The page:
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There's some disagreement — even between the match's promoters — on where the upcoming mega-fight will rank in the greatest bouts of all time.

Floyd "Money" Mayweather Jr. and Manny "Pac-Man" Pacquiao — two of the best pound-for-pound boxers in the world — meet May 2 at the MGM Grand Garden Arena in Las Vegas in a welterweight world championship unification bout.

Leonard Ellerbe, chief executive of Mayweather Promotions, calls it "the biggest event in the history of boxing."

If you're ever standing near Byron Jones when he jumps, you might want to stand well back. At Monday's NFL scouting combine, the cornerback from the University of Connecticut nearly flew off the grid that measures the standing broad jump. He landed more than 12 feet away.

Jones recorded 12 feet 3 inches in the broad jump, a discipline that was once in the Olympics. No other player came close to Jones' mark at the combine, the scouting event for players who want to be considered in pro football's draft.

NASCAR has decided to suspend Kurt Busch for an indefinite period of time, after a family court judge ruled that "it is more likely than not" that Busch physically abused his ex-girlfriend.

NASCAR said it was punishing Busch for "actions detrimental to stock car racing."

Concerned by game times that have bloated beyond three hours, Major League Baseball is putting baseball on a diet for the 2015 season. In upcoming games, timers will regulate the pause between innings, and hitters must now keep one foot in the batter's box nearly all the time.

Famous for his ever-present white towel and what seemed to be a perpetually worried expression, former college basketball coach Jerry Tarkanian has died. He had been hospitalized in Las Vegas after fighting a string of ailments in the past year.

The coach's son, Danny Tarkanian, announced on Twitter Wednesday that his father had died.

Ed Sabol's first film for the NFL was of the 1962 championship game between the Green Bay Packers and the New York Giants. He opened with panoramic views, planes flying by and trains rolling on the tracks.

Sabol's crew filmed in 15 degree weather with frozen cameras. They weren't just filming football. They were making cinema. Just a few years later, Ed Sabol became head of NFL Films. And then he and his son, Steve, revolutionized the way we watch sports.

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RACHEL MARTIN, HOST:

It is time now for sports. We are joined, as ever, by Mike Pesca. He's the host of The Gist podcast from Slate.com. Good morning, Mike.

MIKE PESCA: Hello.

Copyright 2015 NPR. To see more, visit http://www.npr.org/.

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RACHEL MARTIN, HOST:

The Super Bowl is over, but there's still plenty of sports to discuss involving balls of other shapes - in particular, basketball. To do that, we are joined as ever by Mike Pesca. He is the host of The Gist podcast from slate.com. Good morning, Sir.

Golf And College Hoops: The Week In Sports

Feb 7, 2015
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SCOTT SIMON, HOST:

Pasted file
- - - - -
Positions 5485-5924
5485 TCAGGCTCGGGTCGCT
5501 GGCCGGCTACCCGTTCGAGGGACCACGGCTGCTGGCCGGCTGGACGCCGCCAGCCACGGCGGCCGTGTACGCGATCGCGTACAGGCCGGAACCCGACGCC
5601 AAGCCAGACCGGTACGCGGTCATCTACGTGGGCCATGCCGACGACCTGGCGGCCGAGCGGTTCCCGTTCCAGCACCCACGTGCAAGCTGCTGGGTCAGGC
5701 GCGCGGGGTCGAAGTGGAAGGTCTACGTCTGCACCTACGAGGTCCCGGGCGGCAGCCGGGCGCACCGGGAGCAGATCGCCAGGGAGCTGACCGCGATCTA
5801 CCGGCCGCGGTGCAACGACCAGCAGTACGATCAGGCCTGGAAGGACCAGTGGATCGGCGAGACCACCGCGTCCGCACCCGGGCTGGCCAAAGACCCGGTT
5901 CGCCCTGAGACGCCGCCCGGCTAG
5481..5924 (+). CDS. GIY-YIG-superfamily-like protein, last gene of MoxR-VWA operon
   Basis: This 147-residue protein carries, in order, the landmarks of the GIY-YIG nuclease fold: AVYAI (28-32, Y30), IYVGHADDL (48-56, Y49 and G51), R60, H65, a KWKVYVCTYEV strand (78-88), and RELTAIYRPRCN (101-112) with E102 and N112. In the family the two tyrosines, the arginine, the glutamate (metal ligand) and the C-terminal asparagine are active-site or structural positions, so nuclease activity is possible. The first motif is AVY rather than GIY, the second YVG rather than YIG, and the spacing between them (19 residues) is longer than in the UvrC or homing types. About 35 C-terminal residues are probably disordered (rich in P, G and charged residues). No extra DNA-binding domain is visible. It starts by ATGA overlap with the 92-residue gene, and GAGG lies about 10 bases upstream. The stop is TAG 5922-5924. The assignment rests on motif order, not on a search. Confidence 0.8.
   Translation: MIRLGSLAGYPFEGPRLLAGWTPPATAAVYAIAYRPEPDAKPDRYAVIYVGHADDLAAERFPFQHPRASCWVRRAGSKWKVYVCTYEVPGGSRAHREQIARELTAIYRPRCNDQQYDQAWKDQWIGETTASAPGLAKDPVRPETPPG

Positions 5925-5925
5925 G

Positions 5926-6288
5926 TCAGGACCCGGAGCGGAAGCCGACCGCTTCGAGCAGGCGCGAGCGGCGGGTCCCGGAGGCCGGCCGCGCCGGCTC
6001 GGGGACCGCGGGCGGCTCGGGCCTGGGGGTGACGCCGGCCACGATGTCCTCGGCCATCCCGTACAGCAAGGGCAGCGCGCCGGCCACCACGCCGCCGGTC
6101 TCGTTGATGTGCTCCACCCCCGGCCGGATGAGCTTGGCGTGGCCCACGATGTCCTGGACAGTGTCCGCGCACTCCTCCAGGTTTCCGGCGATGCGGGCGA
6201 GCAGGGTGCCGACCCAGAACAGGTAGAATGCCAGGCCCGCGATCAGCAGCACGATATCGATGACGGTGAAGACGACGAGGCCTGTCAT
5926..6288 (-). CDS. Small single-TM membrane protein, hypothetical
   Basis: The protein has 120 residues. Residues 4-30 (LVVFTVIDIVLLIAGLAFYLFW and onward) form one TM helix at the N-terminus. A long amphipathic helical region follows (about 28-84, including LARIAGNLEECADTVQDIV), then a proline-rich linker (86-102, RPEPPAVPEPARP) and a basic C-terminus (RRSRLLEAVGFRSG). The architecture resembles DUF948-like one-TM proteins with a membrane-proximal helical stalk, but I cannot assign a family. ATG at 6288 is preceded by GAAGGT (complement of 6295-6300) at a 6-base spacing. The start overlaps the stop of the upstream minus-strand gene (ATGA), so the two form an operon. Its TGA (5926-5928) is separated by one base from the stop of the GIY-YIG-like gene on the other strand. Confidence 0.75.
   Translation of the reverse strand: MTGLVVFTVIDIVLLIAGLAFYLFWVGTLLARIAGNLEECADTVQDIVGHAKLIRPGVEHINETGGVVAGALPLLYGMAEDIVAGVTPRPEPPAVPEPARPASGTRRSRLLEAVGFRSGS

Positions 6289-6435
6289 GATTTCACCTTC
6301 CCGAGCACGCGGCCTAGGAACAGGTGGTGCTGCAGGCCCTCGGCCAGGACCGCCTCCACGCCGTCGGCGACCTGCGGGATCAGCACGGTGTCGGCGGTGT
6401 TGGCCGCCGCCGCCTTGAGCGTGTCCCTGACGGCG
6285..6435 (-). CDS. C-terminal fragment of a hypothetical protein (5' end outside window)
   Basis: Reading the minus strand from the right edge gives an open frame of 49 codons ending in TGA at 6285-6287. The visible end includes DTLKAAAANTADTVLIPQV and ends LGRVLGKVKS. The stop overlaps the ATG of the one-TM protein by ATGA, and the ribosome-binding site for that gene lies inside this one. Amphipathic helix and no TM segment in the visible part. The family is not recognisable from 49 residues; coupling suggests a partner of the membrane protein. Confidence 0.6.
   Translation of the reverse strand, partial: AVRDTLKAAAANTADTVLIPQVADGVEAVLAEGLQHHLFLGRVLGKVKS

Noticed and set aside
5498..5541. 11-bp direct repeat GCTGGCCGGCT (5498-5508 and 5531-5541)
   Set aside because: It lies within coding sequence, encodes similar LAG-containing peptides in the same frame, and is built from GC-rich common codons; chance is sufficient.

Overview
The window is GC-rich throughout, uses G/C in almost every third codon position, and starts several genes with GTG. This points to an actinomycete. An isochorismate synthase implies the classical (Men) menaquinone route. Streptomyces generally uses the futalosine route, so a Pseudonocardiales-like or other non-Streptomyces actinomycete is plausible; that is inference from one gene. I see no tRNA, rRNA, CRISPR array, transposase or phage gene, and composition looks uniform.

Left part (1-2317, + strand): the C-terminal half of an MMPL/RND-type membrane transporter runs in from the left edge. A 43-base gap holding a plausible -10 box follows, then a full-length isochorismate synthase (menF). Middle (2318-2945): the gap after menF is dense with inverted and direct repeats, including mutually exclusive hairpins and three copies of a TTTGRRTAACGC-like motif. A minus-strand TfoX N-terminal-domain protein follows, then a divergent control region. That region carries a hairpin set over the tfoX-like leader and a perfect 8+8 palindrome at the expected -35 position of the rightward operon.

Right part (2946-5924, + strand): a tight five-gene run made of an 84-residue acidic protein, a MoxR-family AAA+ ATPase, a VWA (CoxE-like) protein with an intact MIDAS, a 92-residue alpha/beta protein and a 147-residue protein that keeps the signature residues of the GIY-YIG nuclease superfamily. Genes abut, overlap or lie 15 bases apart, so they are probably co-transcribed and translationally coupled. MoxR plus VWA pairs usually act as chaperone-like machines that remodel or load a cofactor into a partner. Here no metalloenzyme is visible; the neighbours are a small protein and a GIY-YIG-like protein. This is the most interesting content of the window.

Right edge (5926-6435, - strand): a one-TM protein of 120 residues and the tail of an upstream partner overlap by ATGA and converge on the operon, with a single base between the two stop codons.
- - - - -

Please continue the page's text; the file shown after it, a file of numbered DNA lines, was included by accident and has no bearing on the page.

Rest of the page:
And time now for sports.

(SOUNDBITE OF MUSIC)

He started out in golf as a caddy, earning handfuls of change as a boy. Decades later, Charlie Sifford was named to the World Golf Hall of Fame, after a career marked by talent, character and the drive to change his sport. Sifford, the first black golfer to hold a PGA Tour card, has died at age 92.

When Fred Astaire was 69, he gave up dancing, explaining: "At my age, I don't want to disappoint anyone, including myself." All great athletes should keep that quotation up on their bathroom mirror.

Considered by many to be the sole purview of lumberjacks, the competitive sport of logrolling — in which participants pad about on a log in water and try to outlast one another — is hoping for new growth.

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DAVID GREENE, HOST:

More than half a century ago, there was a best-selling book — and then a movie — titled The Ugly American. The title was a twist, because the plot featured attractive Americans who were, however, boorish and haughty, acting most unattractively when they were sent abroad to represent the country at a time (post-World War II) when the United States had never been richer or more powerful.

Tight-Lipped Marshawn Lynch Opens His Heart To Oakland

Jan 30, 2015
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STEVE INSKEEP, HOST:

Seattle Seahawks running back Marshawn Lynch is headed to the Super Bowl. And as we've heard on this program, he's even meeting the media, which he hates to do.

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RENEE MONTAGNE, HOST:

Hall of Fame football coach Bill Parcells won two Super Bowls with the New York Giants, coached three other teams, and mentored young coaches who would go on to success, including Bill Belichick, who's taking the New England Patriots into the Super Bowl this Sunday. Parcells spoke with NPR's David Greene about his recent book, Parcells: A Football Life, and discussed the attention paid to player behavior off the field this NFL season.

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STEVE INSKEEP, HOST:

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ROBERT SIEGEL, HOST:

Something special is happening in Atlanta basketball. The Hawks are having a phenomenal season. This comes after years of lackluster local support and a preseason PR nightmare. Michell Eloy of member station WABE explains.

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